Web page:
A neural network—an NMT engine or a large language model—is practically a black box[x], which means that its inner workings are very difficult, if not impossible, to control. When you converse with an LLM, and you are not happy with the output you receive, you might not be able to influence the output by changing your prompt. At the same time, LLMs (and all neural networks including NMT systems) are known to hallucinate [xi] and create answers that were not in the training data and are not necessarily true. Every neural network has a setting called the “temperature” which is a number between 0 and 1. The higher the temperature, the more likely the neural network will create new associations while working on the output. Hallucinations are a side effect of this process.
Because it is a black box and because it hallucinates, a large language model is unpredictable, and in the world of business, this is not good. The engineering term for this is “non-deterministic”, which describes a system that does not necessarily give the same answer to the same question all the time.
In addition, both neural machine translation and large language models need a lot of data and computing power. They require so much computing power that there is talk about the energy consumption of data centers running AI systems. An LLM needs so much data that developers could actually run out of it[xii]. Because of this, there is still the question of whether large language models, as they exist today, can be used at scale – which is very much what enterprises will want.
Finally, let’s spend a word or two on language coverage[xiii]. People and companies want to use large language models for translation because they are so versatile and flexible. However, most of the large language models that are available today have not been optimized for translation. The amount of data in each language is very uneven. In most cases, English has the largest coverage, and there are other languages that can supply a lot of data, too. But there are others that don’t have that much, and when you hit a language that does not have a lot of data in your LLM, the translations will suffer. Don’t expect the same quality for English-French as for Hungarian-Mongolian, for example.
Translation Automation: What Does the Future Hold?
What does all this say about the future of enterprise translations? I think we can safely say that machine translation, either through NMT or through large language models, will be used more and more, and that the localization processes will increasingly be built around processes that start with machine translation. Large language models will help with the editing of translations, and will serve as aids in the interactive editing process, as well. This, however, will need to be supervised and controlled by human linguists who still need to learn how to translate and how to edit translations, no matter whether it’s human or machine translation.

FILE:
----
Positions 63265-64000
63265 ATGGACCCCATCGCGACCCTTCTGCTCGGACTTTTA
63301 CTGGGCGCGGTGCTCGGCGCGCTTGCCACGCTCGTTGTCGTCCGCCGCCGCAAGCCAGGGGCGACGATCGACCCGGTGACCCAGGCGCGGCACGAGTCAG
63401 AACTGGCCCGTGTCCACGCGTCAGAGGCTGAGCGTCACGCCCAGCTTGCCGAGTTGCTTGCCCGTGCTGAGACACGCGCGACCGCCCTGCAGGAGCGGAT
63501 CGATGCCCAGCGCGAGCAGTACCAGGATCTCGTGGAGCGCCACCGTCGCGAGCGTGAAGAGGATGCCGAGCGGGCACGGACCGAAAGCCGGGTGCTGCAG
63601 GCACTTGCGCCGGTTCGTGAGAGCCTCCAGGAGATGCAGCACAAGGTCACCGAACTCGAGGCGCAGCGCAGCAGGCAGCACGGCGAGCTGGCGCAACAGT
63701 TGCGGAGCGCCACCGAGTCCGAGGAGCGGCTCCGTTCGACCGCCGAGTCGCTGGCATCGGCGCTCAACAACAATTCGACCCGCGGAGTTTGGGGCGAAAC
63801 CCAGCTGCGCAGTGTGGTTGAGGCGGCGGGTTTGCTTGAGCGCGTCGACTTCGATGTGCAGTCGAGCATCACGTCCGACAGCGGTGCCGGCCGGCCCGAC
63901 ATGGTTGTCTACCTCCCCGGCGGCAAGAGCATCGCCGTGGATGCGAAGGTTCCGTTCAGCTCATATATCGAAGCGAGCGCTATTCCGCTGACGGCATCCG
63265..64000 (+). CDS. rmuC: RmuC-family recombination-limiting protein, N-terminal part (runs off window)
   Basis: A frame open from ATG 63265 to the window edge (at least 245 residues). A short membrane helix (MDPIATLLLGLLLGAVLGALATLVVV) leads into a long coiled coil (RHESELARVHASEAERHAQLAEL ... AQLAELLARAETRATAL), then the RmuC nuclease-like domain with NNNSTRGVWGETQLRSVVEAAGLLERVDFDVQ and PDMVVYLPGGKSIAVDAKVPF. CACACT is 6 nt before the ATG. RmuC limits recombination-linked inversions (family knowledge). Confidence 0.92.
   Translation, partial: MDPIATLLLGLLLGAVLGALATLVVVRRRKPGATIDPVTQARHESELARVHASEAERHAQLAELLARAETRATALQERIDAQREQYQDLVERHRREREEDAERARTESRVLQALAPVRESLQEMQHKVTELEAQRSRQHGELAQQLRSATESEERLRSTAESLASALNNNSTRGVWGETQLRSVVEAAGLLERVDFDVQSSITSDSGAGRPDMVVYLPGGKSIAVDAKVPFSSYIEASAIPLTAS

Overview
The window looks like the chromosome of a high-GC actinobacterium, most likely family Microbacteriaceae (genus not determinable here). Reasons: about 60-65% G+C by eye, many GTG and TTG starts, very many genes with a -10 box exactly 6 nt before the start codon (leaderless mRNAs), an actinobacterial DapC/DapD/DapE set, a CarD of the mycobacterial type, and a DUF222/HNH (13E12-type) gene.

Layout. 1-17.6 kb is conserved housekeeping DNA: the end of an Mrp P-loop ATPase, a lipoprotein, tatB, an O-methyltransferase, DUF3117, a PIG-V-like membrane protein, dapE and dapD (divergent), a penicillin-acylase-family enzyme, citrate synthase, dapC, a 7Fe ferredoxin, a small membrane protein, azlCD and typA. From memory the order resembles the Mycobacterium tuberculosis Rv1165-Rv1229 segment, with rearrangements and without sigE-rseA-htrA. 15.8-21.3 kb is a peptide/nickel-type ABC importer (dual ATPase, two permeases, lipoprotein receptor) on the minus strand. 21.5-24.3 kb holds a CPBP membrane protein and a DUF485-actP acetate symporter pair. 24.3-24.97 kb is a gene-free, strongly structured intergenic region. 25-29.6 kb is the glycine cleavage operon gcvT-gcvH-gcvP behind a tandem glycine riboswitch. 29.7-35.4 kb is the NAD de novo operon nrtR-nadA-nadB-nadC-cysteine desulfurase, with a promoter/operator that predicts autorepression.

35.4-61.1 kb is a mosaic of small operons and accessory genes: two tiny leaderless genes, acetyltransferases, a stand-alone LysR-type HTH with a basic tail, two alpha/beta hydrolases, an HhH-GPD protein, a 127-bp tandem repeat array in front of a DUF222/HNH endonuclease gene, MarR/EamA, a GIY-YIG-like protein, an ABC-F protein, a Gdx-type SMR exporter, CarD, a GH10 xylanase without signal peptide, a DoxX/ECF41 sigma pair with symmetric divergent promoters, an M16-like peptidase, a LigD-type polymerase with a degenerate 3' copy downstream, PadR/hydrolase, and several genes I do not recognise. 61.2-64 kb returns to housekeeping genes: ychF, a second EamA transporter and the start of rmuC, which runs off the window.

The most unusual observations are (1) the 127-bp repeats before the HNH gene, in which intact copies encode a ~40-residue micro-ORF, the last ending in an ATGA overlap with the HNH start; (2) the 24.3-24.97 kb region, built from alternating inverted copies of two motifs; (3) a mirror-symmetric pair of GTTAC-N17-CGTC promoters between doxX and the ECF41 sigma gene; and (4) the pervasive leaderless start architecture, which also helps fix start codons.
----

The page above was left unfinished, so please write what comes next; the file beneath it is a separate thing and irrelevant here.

“There will always be a portion of content that needs the human translator. The proportion of this content might be shrinking – but when automation is so successful, more content will be translated on the whole. I am aware of all the developments in localization technology—and I still insist that in the foreseeable future, translators will eventually get more work, not less,” says Balázs Kis, Co-CEO at memoQ.
[i] John Hutchins (March 2006). "The first public demonstration of machine translation: the Georgetown-IBM system, 7th January 1954" (PDF). Hutchins Web. S2CID 132677. Archived from the original (PDF) on 2007-10-21. See also: Georgetown Experiment (imtqy.com)
[ii] Haifeng Wang, Hua Wu, Zhongjun He, Liang Huang, Kenneth Ward Church (2022). Progress in Machine Translation, Engineering, Volume 18, 2022, Pages 143-153, ISSN 2095-8099, https://doi.org/10.1016/j.eng.2021.03.023. (https://www.sciencedirect.com/science/article/pii/S2095809921002745)
[iii] NMT was officially born with the publication of these two scientific papers:
Bahdanau D, Cho K, Bengio Y. Neural machine translation by jointly learning to align and translate. In: Proceedings of the 3rd International Conference on Learning Representations; 2015 May 7–9; San Diego, USA; 2015.
Sutskever I, Vinyals O, Le QV. Sequence to sequence learning with neural networks. In: Proceedings of the 27th International Conference on Neural Information Processing Systems; 2014 Dec 8–13; Montreal, QC, Canada; 2014.
[iv] Turing, Alan (1948). Intelligent Machinery. In: The Essential Turing (Copeland, B. J., ed.), 2004,
Oxford University Press. See also: https://en.wikipedia.org/wiki/Artificial_neural_network, AMT-C-11 | The Turing Digital Archive (cam.ac.uk)
[v] Kyoung-Su Oh, Keechul Jung (2004). GPU implementation of neural networks. In: Pattern Recognition, Volume 37, Issue 6, 2004, Pages 1311-1314, ISSN 0031-3203, https://doi.org/10.1016/j.patcog.2004.01.013.
[vi] Sharon O'Brien, Laura Winther Balling, Michael Carl, Michel Simard and Lucia Specia (eds., 2014). Post-editing of Machine Translation: Processes and Applications. Cambridge Scholars Publishing. 978-1-4438-5476-4-sample.pdf (cambridgescholars.com)
[viii] Yin, S., Fu, C., Zhao, S., Li, K., Sun, X., Xu, T., & Chen, E. (2023). A Survey on Multimodal Large Language Models. arXiv preprint arXiv:2306.13549. [2306.13549] A Survey on Multimodal Large Language Models (arxiv.org)
Co-Founder & Co-CEO at memoQ